By Capt. Jeff Bacon
The month of November historically finds the Muskegon River amidst a change of both the target species of great lakes big game fish we pursue, along with different methods we can use in fishing for them. The key word here is “historically,” as we’re certainly going to see a change in that this year due to the return of summer-like conditions in early October. The record-setting 90+ degree days that stuck around for nearly two weeks has changed how the “fall” season is progressing, and we will surely see chinook salmon in the Muskegon river later than normal, but also have fall steelhead to fish to as well.
As the salmon complete their annual spawning run, fall steelhead will be posted up close to them, eager to suck down both the nymphs that get kicked up during the salmon spawning process, as well as the eggs that freely flow down river as well. Resident brown and rainbow trout will also capitalize on these easy meals, as they prepare for the colder months ahead.
In general, salmon setups will be the heaviest used, with tippet in the 10-12# range, followed by steelhead tippet in the 6-8# range and going after resident trout with 3-5# line will get the best results.
Fly fishing options include the always effective bottom bouncing – a.k.a. “chuck & duck,” as well as indicator nymphing and swinging or stripping streamers with sinking or sink tip lines. The streamer bite has always been “a lot of work for not a lot of payoff,” but there is nothing like the strength of a salmon yanking on a big ‘ol streamer! Fly rods ranging from 8-10 weights are necessary, as we have some BIG salmon swimming the rivers of West Michigan this fall.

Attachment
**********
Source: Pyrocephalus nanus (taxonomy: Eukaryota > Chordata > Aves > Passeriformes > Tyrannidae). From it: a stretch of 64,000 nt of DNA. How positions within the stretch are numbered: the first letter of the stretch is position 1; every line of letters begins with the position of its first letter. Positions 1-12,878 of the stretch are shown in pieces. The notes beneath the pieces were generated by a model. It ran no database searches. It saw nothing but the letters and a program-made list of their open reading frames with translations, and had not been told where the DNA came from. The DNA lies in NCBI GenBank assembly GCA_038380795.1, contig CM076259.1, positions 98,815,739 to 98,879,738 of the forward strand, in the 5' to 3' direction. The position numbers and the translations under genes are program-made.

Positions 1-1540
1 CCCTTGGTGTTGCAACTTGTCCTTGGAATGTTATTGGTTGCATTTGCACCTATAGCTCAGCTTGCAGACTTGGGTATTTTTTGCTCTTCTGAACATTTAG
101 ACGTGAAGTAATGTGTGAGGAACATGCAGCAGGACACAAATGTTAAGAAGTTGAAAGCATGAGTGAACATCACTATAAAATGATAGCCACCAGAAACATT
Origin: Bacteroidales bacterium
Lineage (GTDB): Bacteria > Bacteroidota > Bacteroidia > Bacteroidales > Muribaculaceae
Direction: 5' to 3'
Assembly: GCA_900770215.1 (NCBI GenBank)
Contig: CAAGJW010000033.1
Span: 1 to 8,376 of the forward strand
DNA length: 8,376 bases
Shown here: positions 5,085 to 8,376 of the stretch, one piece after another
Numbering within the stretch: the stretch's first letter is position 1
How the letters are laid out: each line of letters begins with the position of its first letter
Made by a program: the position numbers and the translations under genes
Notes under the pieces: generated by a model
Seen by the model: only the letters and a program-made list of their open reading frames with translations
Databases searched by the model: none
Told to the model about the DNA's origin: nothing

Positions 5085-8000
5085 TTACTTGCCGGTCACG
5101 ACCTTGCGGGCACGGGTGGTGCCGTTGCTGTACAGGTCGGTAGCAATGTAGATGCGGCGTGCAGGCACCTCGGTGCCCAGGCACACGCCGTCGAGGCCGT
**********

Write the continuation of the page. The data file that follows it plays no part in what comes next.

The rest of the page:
Spin tackle setups would include 9-10’ long, medium-heavy rods, with a reel that has a good drag system. If not spooled with braided line, reels will have 14-16# mono, for bottom bouncing egg and nymph imitations, as well as floating bait under bobbers. For those looking to toss some hardware around, casting-retrieving lures is feasible as well.
As we’re seeing some rather large salmon this fall, we’re sure to see larger steelhead in the rivers this fall and winter as well. Salmon pushing 30# have been caught and I would imagine that a steelhead in the 20# class is not out of the question this year.
The Muskegon River has a lot of good habitat for both spawning salmon and fall steelhead, from Croton Dam all the way down past Newaygo itself. With plenty of water to fish, finding walk-in access at or around the most popular launch sites is not a problem. That being said, the Muskegon is a big river, so go slow, wade cautiously and good fishing to all!
Capt. Jeff Bacon
Michigan Fly Fishing Ventures